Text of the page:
From our #Never.Forget_ collection. Our Flint’s Water Crisis shirts.
On April 25, 2014, a group of smiling officials in Flint, Mich., stood in front of television cameras, held their glasses aloft and toasted the switch to the city’s new water source, the Flint River.
“Here’s to Flint!” Dayne Walling, the mayor, said, taking a gulp of river water.
The Flint water crisis was born that day. Almost immediately, Flint residents began telling their elected officials that there was something wrong with the water, which smelled terrible, tasted like metal and seemed to give them skin rashes. They confronted elected officials outside City Hall, hoisting bottles full of rust-colored water from their taps, only to be told, again and again, that the water was fine.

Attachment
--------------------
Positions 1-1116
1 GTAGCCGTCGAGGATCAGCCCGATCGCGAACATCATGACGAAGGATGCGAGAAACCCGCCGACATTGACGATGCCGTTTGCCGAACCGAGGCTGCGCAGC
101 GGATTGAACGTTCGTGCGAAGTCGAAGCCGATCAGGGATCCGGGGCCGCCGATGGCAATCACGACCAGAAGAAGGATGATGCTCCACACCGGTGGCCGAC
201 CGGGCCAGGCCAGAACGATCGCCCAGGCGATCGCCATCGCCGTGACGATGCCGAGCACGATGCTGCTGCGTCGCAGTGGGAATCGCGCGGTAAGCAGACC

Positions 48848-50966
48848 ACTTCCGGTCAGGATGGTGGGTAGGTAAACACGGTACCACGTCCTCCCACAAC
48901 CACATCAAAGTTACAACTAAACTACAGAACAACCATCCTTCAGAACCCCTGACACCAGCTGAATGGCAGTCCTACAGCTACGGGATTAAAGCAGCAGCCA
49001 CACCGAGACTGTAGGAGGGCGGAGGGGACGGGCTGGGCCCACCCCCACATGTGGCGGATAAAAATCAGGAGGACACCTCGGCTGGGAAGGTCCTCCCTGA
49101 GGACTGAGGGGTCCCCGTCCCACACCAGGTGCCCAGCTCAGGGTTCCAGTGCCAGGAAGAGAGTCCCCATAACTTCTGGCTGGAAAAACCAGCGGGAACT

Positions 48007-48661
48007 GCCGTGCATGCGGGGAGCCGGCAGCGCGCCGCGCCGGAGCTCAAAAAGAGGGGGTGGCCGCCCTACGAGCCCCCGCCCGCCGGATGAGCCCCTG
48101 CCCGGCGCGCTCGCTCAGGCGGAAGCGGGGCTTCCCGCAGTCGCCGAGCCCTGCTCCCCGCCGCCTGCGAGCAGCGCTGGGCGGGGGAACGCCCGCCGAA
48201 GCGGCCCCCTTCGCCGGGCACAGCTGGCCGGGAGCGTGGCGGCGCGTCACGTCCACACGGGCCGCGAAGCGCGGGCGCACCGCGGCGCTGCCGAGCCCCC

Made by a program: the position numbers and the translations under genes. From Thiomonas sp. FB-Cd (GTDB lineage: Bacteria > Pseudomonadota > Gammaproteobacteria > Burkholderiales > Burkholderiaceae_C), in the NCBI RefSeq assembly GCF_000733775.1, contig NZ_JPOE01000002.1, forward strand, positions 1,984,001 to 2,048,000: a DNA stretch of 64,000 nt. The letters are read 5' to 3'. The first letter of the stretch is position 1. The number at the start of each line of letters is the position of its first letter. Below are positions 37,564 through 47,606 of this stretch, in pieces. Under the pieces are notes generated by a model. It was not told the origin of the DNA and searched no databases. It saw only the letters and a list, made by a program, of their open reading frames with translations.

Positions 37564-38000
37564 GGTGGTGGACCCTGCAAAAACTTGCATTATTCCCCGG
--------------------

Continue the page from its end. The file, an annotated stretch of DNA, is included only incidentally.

The water was not fine. Flint officials had failed to add needed corrosion controls to the river water. Lead from the city’s old pipes leached into the water, causing alarmingly high lead levels in the blood of many residents. The outcry that followed forced a change in the city’s leadership, criminal charges against state and local officials and a yearslong effort to replace Flint’s dangerous lead pipes.